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Anti-Slavery Poems
Song of Slaves in the Desert

by John Greenleaf Whittier

"Sebah, Oasis of Fezzan, 10th March, 1846.--This evening the female
slaves were unusually excited in singing, and I had the curiosity to ask
my negro servant, Said, what they were singing about. As many of them
were natives of his own country, he had no difficulty in translating the
Mandara or Bornou language. I had often asked the Moors to translate
their songs for me, but got no satisfactory account from them. Said at
first said, 'Oh, they sing of Rubee' (God). 'What do you mean?' I
replied, impatiently. 'Oh, don't you know?' he continued, 'they asked
God to give them their Atka?' (certificate of freedom). I inquired, 'Is
that all?' Said: 'No; they say, "Where are we going? The world is large.
O God! Where are we going? O God!"' I inquired, `What else?' Said: `They
remember their country, Bornou, and say, "Bornou was a pleasant country,
full of all good things; but this is a bad country, and we are
miserable!"' `Do they say anything else?' Said: 'No; they repeat these
words over and over again, and add, "O God! give us our Atka, and let us
return again to our dear home."'

"I am not surprised I got little satisfaction when I asked the Moors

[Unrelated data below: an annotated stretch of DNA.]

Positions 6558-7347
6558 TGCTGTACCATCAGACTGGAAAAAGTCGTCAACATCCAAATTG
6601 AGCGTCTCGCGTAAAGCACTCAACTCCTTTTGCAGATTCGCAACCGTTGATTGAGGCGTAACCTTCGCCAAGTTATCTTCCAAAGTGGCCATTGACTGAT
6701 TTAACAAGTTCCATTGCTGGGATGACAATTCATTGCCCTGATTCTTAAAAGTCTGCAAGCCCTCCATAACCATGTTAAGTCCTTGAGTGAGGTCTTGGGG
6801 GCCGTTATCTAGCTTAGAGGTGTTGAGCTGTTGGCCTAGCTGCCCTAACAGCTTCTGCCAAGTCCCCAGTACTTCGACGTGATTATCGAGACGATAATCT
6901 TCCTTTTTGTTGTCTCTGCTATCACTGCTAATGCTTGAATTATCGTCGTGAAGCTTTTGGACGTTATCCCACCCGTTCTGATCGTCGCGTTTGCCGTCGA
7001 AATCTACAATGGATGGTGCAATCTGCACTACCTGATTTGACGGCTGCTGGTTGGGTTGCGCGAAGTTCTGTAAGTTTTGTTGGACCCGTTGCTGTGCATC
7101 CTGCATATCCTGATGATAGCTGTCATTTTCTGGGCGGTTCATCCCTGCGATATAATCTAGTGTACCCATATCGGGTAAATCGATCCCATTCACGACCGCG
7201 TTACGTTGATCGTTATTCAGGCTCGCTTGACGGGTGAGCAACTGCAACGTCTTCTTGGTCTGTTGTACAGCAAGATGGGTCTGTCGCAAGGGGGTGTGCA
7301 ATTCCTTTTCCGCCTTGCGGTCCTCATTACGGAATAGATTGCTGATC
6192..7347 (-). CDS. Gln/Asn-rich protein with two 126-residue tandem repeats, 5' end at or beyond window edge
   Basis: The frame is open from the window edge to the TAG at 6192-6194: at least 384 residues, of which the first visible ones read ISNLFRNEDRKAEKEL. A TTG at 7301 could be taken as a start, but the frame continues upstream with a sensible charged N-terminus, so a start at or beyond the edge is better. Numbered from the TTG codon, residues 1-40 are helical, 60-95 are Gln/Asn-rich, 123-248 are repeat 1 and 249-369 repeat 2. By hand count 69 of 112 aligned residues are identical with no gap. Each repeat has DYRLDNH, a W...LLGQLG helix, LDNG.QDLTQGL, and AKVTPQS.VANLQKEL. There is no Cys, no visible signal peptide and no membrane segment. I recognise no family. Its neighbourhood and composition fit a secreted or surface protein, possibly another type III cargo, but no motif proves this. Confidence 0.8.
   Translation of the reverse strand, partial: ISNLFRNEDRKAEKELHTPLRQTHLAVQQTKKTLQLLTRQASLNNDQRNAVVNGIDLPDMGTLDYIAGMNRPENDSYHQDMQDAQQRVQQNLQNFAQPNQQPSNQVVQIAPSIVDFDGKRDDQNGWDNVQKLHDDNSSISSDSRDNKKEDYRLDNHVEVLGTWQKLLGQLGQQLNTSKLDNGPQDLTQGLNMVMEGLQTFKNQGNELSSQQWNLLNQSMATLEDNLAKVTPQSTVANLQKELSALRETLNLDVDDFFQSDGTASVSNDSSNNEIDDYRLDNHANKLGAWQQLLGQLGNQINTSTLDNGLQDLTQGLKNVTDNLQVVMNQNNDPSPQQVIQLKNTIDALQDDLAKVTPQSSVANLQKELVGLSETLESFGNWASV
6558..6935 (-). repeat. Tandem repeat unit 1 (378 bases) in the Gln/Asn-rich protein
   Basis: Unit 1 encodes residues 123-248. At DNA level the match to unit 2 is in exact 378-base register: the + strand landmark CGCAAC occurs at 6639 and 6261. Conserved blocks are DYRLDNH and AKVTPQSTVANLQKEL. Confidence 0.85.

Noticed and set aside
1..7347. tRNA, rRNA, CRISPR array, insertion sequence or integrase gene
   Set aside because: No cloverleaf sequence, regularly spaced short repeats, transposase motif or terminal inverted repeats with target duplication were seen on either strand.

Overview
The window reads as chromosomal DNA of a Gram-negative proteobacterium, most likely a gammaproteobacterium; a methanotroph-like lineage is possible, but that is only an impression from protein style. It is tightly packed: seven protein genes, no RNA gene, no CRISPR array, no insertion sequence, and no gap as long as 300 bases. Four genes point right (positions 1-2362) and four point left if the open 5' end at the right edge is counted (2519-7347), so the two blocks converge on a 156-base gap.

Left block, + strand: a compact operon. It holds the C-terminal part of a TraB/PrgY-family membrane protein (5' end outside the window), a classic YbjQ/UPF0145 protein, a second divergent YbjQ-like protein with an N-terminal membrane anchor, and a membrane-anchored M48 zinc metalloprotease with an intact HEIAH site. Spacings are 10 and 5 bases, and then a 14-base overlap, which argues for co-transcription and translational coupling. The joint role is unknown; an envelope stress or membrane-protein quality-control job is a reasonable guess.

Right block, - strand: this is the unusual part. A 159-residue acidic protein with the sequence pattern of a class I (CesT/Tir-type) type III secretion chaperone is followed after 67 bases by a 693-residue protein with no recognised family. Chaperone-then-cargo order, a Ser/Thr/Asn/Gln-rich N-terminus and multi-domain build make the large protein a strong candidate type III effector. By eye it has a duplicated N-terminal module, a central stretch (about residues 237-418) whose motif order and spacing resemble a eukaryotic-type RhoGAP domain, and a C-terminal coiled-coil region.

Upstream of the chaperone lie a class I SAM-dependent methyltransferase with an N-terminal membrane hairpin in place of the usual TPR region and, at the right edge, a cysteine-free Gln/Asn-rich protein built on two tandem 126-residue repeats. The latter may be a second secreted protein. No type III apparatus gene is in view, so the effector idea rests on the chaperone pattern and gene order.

about the songs of their slaves. Who will say that the above words are
not a very appropriate song? What could have been more congenially
adapted to their then woful condition? It is not to be wondered at that
these poor bondwomen cheer up their hearts, in their long, lonely, and
painful wanderings over the desert, with words and sentiments like
these; but I have often observed that their fatigue and sufferings were
too great for them to strike up this melancholy dirge, and many days
their plaintive strains never broke over the silence of the desert."--
Richardson's Journal in Africa.

Where are we going? where are we going,
Where are we going, Rubee?
Lord of peoples, lord of lands,
Look across these shining sands,
Through the furnace of the noon,
Through the white light of the moon.
Strong the Ghiblee wind is blowing,
Strange and large the world is growing!
Speak and tell us where we are going,
Where are we going, Rubee?

Bornou land was rich and good,
Wells of water, fields of food,
Dourra fields, and bloom of bean,
And the palm-tree cool and green
Bornou land we see no longer,
Here we thirst and here we hunger,
Here the Moor-man smites in anger
Where are we going, Rubee?

When we went from Bornou land,
We were like the leaves and sand,
We were many, we are few;
Life has one, and death has two
Whitened bones our path are showing,
Thou All-seeing, thou All-knowing
Hear us, tell us, where are we going,
Where are we going, Rubee?

Moons of marches from our eyes
Bornou land behind us lies;
Stranger round us day by day
Bends the desert circle gray;
Wild the waves of sand are flowing,
Hot the winds above them blowing,--
Lord of all things! where are we going?
Where are we going, Rubee?

We are weak, but Thou art strong;
Short our lives, but Thine is long;
We are blind, but Thou hast eyes;
We are fools, but Thou art wise!
Thou, our morrow's pathway knowing
Through the strange world round us growing,
Hear us, tell us where are we going,
Where are we going, Rubee?

1847.
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